We haven't tested whether bridging is a detriment per se, but we know in some cases in disaster settings that it's not nearly as benefiicial as is closure/density for mental health and stress (while in other cases—i.e., cases in which resource loss is relatively high and access to resources is physically distant--bridging does seem the most protective for post-disaster settings). Eric
2014 A.J. Faas, E.C. Jones, L.M. Whiteford, G.A. Tobin, and A.D. Murphy. Gendered Paths to Formal and Informal Resources in Post-Disaster Development in the Ecuadorian Andes. Mountain Research and Development 34(3):223-334.
2014 E.C. Jones, G.A. Tobin, C. McCarty, A.J. Faas, H. Yepes, L.M. Whiteford, A.D. Murphy. "Articulation of Personal Network Structure with Gendered Well-Being in Disaster and Relocation Settings," in Issues of Gender and Sexual Orientation in Humanitarian Emergencies. Edited by Larry Roeder, pp. 19-28. New York: Springer.
2014 Tobin, G.A., L.M. Whiteford, A.D. Murphy, E.C. Jones, and C. McCarty. "Modeling Social Networks and Community Resilience in Chronic Disasters: Case Studies from Volcanic Areas in Ecuador and Mexico," in Resilience and Sustainability in Relation to natural Disasters: A Challenge for Future Cities. Edited by P. Gasparini, G. Manfredi and D. Asprone. New York: Springer Briefs in Earth Sciences.
2013 E.C. Jones, A.J. Faas, A.D. Murphy, G.A. Tobin, L.M. Whiteford, C. McCarty. Cross-Cultural and Site-Based Influences on which Demographic, Individual Well-being, and Social Network Factors Predict Risk Perception in Hazard and Disaster Settings. Human Nature 24(1):5-32.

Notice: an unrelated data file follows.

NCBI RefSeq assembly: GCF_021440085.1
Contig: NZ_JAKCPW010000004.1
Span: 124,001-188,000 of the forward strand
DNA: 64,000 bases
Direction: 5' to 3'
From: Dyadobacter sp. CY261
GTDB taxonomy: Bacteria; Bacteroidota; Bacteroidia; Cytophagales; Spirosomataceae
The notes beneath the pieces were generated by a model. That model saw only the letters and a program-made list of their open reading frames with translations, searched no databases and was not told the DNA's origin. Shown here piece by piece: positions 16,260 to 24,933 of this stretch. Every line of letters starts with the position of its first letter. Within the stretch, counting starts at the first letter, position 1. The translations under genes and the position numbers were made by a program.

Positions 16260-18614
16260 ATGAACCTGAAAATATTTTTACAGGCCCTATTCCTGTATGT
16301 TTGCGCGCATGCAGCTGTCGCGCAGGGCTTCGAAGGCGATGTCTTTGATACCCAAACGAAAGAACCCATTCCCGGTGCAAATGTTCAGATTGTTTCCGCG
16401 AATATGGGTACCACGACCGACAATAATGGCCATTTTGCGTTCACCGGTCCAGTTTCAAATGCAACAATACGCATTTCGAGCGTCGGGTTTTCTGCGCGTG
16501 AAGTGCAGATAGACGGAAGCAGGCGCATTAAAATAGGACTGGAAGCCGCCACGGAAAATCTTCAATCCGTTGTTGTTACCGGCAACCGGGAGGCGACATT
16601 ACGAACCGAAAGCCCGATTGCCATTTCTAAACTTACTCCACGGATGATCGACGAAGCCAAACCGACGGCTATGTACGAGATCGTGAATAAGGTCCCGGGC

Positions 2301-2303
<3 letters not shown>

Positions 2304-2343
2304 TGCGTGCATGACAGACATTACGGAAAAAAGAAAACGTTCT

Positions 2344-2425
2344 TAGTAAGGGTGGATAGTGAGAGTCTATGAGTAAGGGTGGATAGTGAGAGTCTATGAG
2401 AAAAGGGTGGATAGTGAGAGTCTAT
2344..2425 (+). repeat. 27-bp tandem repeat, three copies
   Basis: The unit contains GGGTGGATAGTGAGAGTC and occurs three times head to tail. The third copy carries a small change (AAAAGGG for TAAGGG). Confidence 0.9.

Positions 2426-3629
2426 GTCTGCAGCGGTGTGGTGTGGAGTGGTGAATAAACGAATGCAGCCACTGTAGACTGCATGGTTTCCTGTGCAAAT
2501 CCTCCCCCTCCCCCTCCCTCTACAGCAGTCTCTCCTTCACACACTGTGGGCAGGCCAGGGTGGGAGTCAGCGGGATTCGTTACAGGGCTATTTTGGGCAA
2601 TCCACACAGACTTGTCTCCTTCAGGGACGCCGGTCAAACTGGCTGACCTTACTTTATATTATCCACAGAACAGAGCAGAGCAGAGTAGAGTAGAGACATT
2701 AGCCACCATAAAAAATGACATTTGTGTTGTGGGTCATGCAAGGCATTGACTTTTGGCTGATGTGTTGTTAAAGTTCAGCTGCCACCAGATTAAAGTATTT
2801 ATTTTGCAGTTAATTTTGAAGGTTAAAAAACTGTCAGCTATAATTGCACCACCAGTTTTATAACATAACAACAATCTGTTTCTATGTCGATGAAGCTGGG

From: Social Networks Discussion Forum [[log in to unmask]]
on behalf of Michele Barnes-Mauthe [[log in to unmask]]
Sent: Tuesday, November 11, 2014 16:47
To: [log in to unmask]
Subject: [SOCNET] When brokerage is negatively associated with economic productivity
***** To join INSNA, visit http://www.insna.org *****
Aloha SOCNET community,
I am looking for existing research indicating that in some cases, bridging and/or brokerage may cause economic disadvantages for individuals, particularly when or if there are strong network subgroups which may "penalize" brokers for associating with other groups.
I am very familiar with Burt's work on brokerage, but my primary takeaway from it is that occupying brokerage positions is thought to be a source of social capital expected to generate benefits. I am looking for
theoretical and/or empirical evidence that suggests the opposite - i.e., people who broker are significantly less productive (economically), particularly when/if there are strong network subgroups that may cause brokers (defined as individuals who bridge these
network subgroups) to be socially ostracized for associating with other groups.
If anyone can point me in the direction of existing research (in any field) that sheds light on this sort of effect, it would be much appreciated.
Thank you in advance for your time,
Research Assistant, PhD Candidate
Joint Institute for Marine and Atmospheric Research
Department of Natural Resources and Environmental Management
University of Hawaii at Manoa
Interested in marine resource management? Check out our new publications on ethnic diversity and social network structure in Hawaii's longline fishery here: http://www.ecologyandsociety.org/vol18/iss1/art23/, the global economic value of shark ecotourism here: http://journals.cambridge.org/action/displayAbstract?fromPage=online&aid=8956430, and the total economic value of small-scale fisheries and their contribution to sustainable livelihoods here: http://www.sciencedirect.com/science/article/pii/S0165783613001537
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